23 July 2019

Emerging Threat to a Happy Retirement

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Debt, whether it's credit card debt, student debt or mortgage debt, is emerging as a serious threat to a successful retirement for thousands of Americans.  According to the Consumer Financial Protection Bureau, the percentage of homeowners age 65 and older carrying mortgage debt increased from 22% in 2001 to 30% in 2011. Among those age 75 and older, the rate more than doubled, from 8.4% to 21.2%.

A closer look at the debt issues: 


It's one of the big questions going into retirement. Should I pay off my mortgage, even if I have to dip into my retirement funds? It depends. The CFPB says the median mortgage debt for seniors increased 82% from 2001 to 2011, from $43,300 to $79,000. But the answer is more complicated and depends on your tax bracket and the size of your mortgage payment. Not all of the decision is rational. But there are some clearly bad choices.


According to the National Center for Policy Analysis, older Americans are also accumulating more credit card debt. The group says the average credit card balance for Americans 65 to 74 was $6,000 in 2010, up from $2,100 in 1989. For those 75 and older, the average balance went from virtually nothing in 1989 to $4,600 in the same period. In these days of low savings rates, retirees don't understand that paying off a 16% credit card balance is like earning 16%. There's some evidence that people are starting to be better about credit card debt.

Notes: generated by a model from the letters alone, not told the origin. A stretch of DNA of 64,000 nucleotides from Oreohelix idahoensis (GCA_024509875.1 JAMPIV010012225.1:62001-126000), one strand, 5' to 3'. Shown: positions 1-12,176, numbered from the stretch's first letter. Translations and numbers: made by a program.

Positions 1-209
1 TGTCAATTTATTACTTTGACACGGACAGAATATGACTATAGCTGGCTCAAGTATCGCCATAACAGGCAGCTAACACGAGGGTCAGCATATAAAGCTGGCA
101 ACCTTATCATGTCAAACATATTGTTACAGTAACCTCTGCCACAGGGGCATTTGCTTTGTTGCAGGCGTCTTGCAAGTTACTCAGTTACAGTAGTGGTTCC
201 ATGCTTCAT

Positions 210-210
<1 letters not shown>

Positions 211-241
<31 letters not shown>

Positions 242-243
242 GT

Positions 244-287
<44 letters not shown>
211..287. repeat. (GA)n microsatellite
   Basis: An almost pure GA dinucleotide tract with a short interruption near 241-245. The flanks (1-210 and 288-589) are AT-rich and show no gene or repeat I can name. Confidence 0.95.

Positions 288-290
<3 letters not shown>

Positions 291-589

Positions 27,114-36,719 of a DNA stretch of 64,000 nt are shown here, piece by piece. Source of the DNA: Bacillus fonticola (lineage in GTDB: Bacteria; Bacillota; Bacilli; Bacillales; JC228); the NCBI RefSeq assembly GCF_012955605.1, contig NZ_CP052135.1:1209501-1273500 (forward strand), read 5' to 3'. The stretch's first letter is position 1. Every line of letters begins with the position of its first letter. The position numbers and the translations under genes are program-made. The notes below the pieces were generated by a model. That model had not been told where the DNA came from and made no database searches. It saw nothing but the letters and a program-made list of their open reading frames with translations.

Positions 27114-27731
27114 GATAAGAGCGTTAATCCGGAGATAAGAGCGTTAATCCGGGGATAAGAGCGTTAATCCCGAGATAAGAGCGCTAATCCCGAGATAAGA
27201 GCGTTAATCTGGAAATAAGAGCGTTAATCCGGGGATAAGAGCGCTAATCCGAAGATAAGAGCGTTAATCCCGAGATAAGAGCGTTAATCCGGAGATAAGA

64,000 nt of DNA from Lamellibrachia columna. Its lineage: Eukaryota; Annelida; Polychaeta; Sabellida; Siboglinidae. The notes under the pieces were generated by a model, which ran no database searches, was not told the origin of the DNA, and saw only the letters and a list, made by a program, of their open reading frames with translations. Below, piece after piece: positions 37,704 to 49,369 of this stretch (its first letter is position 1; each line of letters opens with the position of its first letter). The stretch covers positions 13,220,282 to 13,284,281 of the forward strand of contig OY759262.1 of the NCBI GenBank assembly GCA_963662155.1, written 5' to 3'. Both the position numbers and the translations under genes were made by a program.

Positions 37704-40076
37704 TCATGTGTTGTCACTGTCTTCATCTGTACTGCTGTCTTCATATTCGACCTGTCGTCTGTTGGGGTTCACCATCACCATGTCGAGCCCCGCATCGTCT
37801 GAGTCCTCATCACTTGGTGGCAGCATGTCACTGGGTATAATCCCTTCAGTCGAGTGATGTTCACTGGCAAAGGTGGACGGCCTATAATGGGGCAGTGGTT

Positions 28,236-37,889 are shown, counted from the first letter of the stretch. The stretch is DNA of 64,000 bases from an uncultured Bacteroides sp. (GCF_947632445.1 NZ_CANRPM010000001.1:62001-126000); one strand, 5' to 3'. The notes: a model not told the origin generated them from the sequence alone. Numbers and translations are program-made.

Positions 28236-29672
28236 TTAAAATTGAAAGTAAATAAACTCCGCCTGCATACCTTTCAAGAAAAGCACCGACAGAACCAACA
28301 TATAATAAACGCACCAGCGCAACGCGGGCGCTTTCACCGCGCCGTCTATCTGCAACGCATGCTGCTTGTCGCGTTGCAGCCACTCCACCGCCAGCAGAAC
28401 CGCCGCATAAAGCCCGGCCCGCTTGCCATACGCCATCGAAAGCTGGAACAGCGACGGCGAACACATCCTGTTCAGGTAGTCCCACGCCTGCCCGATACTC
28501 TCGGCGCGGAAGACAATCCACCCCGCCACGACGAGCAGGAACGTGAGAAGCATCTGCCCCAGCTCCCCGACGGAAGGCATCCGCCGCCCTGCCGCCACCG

Surprisingly, student loan debt is another problem for retirees. Many retirees have home-equity lines they took out to pay for their kids' education.


1. Debt consolidation. Roll over debt to 0% interest. If you have good credit, you can sometimes get a zero-interest loan for 12 to 18 months on credit card balance transfers. Also, some people have refinanced into a 15-year mortgage instead of 30-year in anticipation of having the home paid off by the time they retire.

2. Understand your retirement numbers. Some people want to get out of debt using their retirement savings, which may not be a good idea. They end up selling an asset that should be earmarked for retirement. Understand you own personal retirement goals and what it is going to take. Truly calculate what those numbers are and what they would need to have in retirement before they blindly pay off debt.

3. Figure out what happened to cause the debt issue. It's important to identify the root of the problem.

4. Retirees with multiple credit cards with balances should write all the information down. Create some sort of chart, naming the credit card, the balances, the rates and all the minimum payments. Tackle the highest interest rate first. Then apply everything to the next and so on.

5. Reduce your spending to help you pay off debt in a timely manner, but also to save more and allow your nest egg to last longer.

6. Get a retirement plan in place. If you don't have a plan in place, how will you come back and see if I'm on track or did I go overboard on expenses?

Click here to access the full article on USA Today.

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